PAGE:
Over the long weekend, I had my first experience with Phillips Academy’s new community biking system, Big Blue Bikes. It was just after the library had opened, and I was going to breakfast in town with a friend who had a bike of his own. I signed in with the librarian and she presented me with the rules, which briefly paraphrased to: “Wear a helmet, do not damage the bike, no cycling when the library is closed, and bikes can only be taken for a maximum of two hours.”
I got my key from the desk, and after spending a few minutes trying to find the right bike and fumbling with the lock, I hopped on. Besides the slightly clunky helmet, bright PA labels conducive to the familiar “catboner” effect, and the struggle of handling keys in the bitter cold, everything went relatively smoothly. But as I got back to campus, and dropped off the bike, I saw that no other bikes had been taken. Odd. I passed the library many times that day, and still no bikes were taken. In fact I passed the library for the entire weekend, and from what I could see, no bikes had been used.
To my current knowledge, this biking system’s popularity was limited to just, well, me. Back at the dorm I asked many students what they thought of the system, and they all were reluctant to check out bikes under the same opinion: the renting time of two hours was too short. Expanding my inquiry to upperclassmen, who unanimously agreed, I concluded that the two-hour rule was the cause of limited popularity of Big Blue Bikes
In two hours, there is not much one can do on a bike. Maybe one can take a quick trip to town, but once one is there, a meal or a run to CVS leaves a slim margin of time to do anything else. One of the main uses for bikes on campus is to coast between classes, and with a seven-hour school day, a two-hour rent time is useless. Unless making frequent trips to the library is desirable, I don’t think many students will be checking out bikes during the week.
Here on campus, most places students go to on bikes or on foot are places where they intend to stay for a while. A musician might bike to Graves for a rehearsal, or a student might bike to Siberia to get to their sport in time. Under the two-hour rule, however, one must quickly return to the library to sign in the bike and cannot wait for the duration of the rehearsal or practice.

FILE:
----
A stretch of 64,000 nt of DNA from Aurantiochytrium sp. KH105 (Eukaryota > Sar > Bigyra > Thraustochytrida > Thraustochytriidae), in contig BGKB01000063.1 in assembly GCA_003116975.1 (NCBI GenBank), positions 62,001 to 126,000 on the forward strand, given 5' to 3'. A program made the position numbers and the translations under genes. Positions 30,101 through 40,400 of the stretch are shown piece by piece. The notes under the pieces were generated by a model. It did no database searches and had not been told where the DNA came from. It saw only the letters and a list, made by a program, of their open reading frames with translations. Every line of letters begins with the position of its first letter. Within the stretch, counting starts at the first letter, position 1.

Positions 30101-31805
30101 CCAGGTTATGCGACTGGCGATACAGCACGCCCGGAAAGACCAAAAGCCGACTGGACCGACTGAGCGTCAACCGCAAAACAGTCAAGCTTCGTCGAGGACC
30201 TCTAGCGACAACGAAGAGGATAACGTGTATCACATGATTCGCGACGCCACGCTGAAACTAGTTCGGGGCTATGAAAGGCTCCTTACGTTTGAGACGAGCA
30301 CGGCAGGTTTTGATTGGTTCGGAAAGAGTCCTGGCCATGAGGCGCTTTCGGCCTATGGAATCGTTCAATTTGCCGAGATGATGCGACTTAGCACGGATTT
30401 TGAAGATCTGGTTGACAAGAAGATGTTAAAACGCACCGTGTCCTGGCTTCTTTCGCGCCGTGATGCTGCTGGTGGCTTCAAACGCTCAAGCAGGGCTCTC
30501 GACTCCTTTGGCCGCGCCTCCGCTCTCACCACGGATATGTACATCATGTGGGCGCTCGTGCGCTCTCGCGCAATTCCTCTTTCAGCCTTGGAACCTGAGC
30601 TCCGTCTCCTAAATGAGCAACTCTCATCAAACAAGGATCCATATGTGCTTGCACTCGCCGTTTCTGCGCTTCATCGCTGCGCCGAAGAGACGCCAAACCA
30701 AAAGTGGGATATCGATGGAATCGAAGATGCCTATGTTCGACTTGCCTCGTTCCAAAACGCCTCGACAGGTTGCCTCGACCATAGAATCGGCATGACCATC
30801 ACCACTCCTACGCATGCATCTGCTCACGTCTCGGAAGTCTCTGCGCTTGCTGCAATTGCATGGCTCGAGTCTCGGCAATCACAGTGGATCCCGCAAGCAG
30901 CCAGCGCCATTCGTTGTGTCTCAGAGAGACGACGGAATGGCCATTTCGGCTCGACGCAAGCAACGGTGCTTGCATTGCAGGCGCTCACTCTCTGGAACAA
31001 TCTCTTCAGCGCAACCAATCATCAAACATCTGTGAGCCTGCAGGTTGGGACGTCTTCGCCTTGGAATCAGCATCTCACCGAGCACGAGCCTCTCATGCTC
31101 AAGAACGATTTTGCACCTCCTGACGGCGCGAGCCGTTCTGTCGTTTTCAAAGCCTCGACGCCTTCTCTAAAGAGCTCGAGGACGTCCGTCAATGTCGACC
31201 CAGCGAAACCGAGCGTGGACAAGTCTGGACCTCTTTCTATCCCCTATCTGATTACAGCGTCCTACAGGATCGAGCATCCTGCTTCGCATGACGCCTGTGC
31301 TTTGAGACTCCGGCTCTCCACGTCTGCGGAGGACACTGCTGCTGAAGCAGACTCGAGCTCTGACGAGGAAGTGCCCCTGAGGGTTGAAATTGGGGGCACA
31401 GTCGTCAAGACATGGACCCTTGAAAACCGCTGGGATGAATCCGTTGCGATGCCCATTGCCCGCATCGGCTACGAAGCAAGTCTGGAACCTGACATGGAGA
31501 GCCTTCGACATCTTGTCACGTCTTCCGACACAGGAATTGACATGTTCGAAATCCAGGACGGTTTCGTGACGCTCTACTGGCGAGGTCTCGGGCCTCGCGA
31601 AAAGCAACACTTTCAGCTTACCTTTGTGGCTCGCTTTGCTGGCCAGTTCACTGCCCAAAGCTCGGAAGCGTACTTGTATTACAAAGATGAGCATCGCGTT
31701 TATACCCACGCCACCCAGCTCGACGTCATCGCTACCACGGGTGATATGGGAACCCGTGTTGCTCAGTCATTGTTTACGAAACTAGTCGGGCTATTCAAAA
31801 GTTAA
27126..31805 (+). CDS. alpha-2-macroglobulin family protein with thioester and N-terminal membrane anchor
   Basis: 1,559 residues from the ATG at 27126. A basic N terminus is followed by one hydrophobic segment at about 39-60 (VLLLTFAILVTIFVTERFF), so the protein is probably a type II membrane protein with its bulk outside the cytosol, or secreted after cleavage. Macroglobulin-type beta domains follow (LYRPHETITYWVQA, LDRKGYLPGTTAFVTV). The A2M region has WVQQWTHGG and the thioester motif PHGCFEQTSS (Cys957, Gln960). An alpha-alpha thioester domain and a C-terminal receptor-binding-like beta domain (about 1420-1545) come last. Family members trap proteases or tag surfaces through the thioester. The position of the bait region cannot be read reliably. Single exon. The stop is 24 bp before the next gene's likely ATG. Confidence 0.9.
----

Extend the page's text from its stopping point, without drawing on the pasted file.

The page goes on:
Anywhere one goes to spend time, anywhere besides a sub two-hour linear trip is impossible under the current Big Blue Bikes rules. To make one’s way over to the library and hack through a synthetic jungle of bike locks just doesn’t seem to be worth it, if one can’t coast around campus for more than two hours. It’s not much faster than walking, and I’m sure many students would rather hoof it than deal with the two-hour hassle.
These untouched bike racks by the library bring some prominent issues to mind concerning Student Council-sponsored Abbot Grants. With no funding, how is the Student Council supposed to maintain and advertise the bike system for student use? With no manpower at its disposal, how is the Student Council able to retrieve, repair, and keep track of bikes in the inventory? Although the biking program is an attractive prospect, more measures need to be put in place for proper upkeep, publicity and integrity of the system. In general, before students launch expensive Abbot Grants like Big Blue Bikes under Student Council authority, more preparatory structure must be arranged to promote efficiency, and for that matter, popularity.
Fortunately, Student Council plans to augment the checkout time for bikes, employing Student Council members to check inventory. If they increase renting time by an hour or two, or to the length of the seven-hour academic day, I have no doubt more students will utilize the bikes. In addition, the staffing of the new program will surely increase its lifespan and efficiency on campus. We have yet to see whether increased checkout time and increased manpower will provide increased popularity for Big Blue Bikes.
Auggie Horner is a Junior from New York, NY..